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September 28, 2002
4:54 PM   Subscribe

Use P2P? You might be unknowingly stealing money from one of your favorite websites. Add-on software that come with the programs divert commission money from affiliate sales on popular websites like Amazon.com to the creators of the file sharing programs. Follow the link for instructions on how to uninstall the software. Yet another reason I use KaZaa Lite. I've got to get those MST3K episodes from somewhere.
posted by Pinwiz (17 comments total)

 
So... you want us to get upset about inadvertently stealing profits from various companies while deliberately stealing music from other various companies? Not following you.

What do you mean, do I have a fire extinguisher on me? What a strange que- uh oh.
posted by XQUZYPHYR at 5:15 PM on September 28, 2002


Kazaalite , em, rawks!
posted by dash_slot- at 5:17 PM on September 28, 2002


Ahh, good old KaZaa Lite. Otherwise just use AdAware from Lavasoft. Sharman networks really are bastards, aren't they?
posted by Mossy at 5:17 PM on September 28, 2002


You know, X-etc., that there's plenty of legitimate stuff available for download on P2P networks. Granted, most users are downloading illegally, but I've been using Kazaa Lite for a while now for legitimate uses. It's especially good for downloading TV episodes.

Well, that's actually illegal too, I think. But I don't have any problems with it, unless the series has been released on video or DVD. And besides, P2P is a great way for finding rarities, live music, etc. It's just a shame that the programs always seem to come bundled with such nasty spyware (but, as was said above, AdAware and Kazaa Lite are a knockout 1-2 punch).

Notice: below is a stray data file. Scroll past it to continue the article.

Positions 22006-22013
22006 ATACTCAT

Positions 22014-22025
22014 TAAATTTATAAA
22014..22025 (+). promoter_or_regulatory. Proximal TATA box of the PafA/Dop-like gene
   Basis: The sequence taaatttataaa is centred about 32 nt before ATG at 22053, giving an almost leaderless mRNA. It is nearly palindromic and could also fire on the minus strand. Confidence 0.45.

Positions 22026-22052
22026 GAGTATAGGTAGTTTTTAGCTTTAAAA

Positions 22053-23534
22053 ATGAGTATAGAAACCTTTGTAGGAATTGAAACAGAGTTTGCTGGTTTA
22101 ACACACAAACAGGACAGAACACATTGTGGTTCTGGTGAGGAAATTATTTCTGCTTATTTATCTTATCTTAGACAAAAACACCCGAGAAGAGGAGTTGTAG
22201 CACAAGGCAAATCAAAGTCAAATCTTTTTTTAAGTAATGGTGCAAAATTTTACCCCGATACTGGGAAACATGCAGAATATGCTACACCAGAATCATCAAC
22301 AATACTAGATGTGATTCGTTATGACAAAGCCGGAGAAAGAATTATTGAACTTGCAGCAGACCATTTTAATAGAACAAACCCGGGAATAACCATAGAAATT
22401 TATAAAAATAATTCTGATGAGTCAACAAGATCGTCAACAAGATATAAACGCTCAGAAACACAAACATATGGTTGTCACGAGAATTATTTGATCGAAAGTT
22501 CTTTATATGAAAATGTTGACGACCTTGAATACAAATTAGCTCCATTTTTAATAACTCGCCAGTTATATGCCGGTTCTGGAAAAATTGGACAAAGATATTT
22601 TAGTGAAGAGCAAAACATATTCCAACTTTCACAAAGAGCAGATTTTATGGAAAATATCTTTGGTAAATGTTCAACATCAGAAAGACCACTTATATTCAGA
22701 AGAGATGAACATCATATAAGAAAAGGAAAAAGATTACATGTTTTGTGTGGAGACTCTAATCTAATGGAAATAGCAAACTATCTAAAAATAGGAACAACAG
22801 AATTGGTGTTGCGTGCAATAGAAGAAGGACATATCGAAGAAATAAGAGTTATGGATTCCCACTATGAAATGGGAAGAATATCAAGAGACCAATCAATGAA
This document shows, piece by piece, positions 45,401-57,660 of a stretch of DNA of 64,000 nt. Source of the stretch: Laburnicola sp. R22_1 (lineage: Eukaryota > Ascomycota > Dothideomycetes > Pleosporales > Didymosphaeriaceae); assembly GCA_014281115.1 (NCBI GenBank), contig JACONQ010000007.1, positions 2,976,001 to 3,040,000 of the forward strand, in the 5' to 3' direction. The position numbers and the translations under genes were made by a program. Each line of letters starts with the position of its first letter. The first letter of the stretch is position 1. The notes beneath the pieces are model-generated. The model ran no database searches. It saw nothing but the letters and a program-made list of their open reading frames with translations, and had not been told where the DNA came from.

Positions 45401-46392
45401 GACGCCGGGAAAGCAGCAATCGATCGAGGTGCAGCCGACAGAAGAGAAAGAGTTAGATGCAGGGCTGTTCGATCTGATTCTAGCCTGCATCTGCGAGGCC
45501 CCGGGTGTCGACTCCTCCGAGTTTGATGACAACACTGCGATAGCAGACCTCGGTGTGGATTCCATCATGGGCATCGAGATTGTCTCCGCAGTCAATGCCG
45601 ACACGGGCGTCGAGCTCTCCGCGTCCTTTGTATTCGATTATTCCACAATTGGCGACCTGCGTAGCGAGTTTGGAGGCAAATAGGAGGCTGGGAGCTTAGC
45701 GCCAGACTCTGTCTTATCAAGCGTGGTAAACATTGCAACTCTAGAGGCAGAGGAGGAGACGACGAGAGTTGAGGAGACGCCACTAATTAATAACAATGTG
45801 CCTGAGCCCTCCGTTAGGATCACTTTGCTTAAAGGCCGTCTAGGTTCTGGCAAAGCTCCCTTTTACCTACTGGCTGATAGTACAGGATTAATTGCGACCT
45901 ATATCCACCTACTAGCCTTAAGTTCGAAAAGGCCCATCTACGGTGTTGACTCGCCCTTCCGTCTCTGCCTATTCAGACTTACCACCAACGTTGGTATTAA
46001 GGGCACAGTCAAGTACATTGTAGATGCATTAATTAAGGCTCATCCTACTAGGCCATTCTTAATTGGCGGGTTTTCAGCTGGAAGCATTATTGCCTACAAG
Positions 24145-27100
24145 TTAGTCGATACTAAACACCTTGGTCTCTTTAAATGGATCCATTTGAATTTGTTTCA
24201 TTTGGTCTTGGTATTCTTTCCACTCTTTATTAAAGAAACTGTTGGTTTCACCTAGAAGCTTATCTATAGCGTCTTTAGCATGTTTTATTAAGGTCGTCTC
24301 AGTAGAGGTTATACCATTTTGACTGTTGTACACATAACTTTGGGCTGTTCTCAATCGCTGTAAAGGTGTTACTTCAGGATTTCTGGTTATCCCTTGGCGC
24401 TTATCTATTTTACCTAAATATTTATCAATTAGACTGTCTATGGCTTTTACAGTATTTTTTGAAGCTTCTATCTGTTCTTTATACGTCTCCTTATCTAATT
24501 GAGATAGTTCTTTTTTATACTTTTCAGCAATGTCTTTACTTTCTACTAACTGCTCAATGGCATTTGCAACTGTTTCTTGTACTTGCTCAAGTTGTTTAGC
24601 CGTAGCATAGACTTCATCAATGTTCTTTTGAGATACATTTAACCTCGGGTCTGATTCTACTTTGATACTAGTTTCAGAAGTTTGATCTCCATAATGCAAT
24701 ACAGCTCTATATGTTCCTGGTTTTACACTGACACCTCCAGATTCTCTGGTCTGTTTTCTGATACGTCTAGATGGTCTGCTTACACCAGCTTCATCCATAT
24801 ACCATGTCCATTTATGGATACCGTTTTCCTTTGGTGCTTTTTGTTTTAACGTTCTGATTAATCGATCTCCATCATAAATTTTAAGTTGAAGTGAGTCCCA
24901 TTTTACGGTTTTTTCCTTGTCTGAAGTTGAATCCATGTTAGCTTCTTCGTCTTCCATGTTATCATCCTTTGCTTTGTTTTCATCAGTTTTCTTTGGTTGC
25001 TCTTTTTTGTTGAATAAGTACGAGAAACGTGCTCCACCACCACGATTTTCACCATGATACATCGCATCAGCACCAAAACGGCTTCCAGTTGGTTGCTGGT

posted by UKnowForKids at 6:32 PM on September 28, 2002


I'm still confused as to why the increasingly ubiquitous practice of including spyware, adware, and various other malicious bits of software is seen as "a peer to peer thing." Yes, a couple few high-profile P2P clients were or are distributed with this stuff, but it's been going on for ages before the popularization of these particular programs. Hell, Real Networks fired one of the first shots in the spyware war, and questionable adware has been plaguing ActiveX-capable browsers for years!

A fair bit of what people use most of these systems for can be done with a decent NNTP host, proper spam filters, and a little patience, and frequently the end result is more satisfying than the frequently corrupted or incompetently categorized and named files on the peer mesh networks. Of course, gnutella is still a pretty fine tool for some of the basics like porn, and the various fasttrack networks have quite acceptable file transfer performance.
posted by majick at 6:44 PM on September 28, 2002


"[T]he copyright community has reshaped and redefined the debate is almost biblical in its reach. The entire theme of the copyright community is that downloading off the Web is both illegal and immoral.

"But is it either? I submit it is neither.

"Despite the assertions of the Justice Department, downloading is not illegal [because of fair use rights]".


link via Aaron Swartz.

Related: mp3isnotacrime, a weblog devoted to fair use rights.
posted by gd779 at 6:52 PM on September 28, 2002


It's amazing all the justifications people will try to make for why they're stealing an artist's music and not paying them any money for it. Do whatever you want, but don't try and claim some moral ambiguity on the matter; you're taking someone's art and possibly affecting his/her livelihood. You can talk until you're blue in the face about the cost of cds, the fact that record companies screw artists, the lack of talent in today's music industry, or that you wouldn't buy their cds anyway, but it still boils down you screwing over somebody who makes their living selling art.

It's a useful tool for previewing music, etc., but to simply suggest that it's not illegal and fight the good fight for keeping your lazy self connected to free music is ridiculous. And, if by some loophole in the law it can be deemed legal, the law should be changed to make it illegal. Not mp3's, per se, but the ramant and unregulated piracy that comes with them.
posted by The God Complex at 8:54 PM on September 28, 2002


A fair bit of what people use most of these systems for can be done with a decent NNTP host.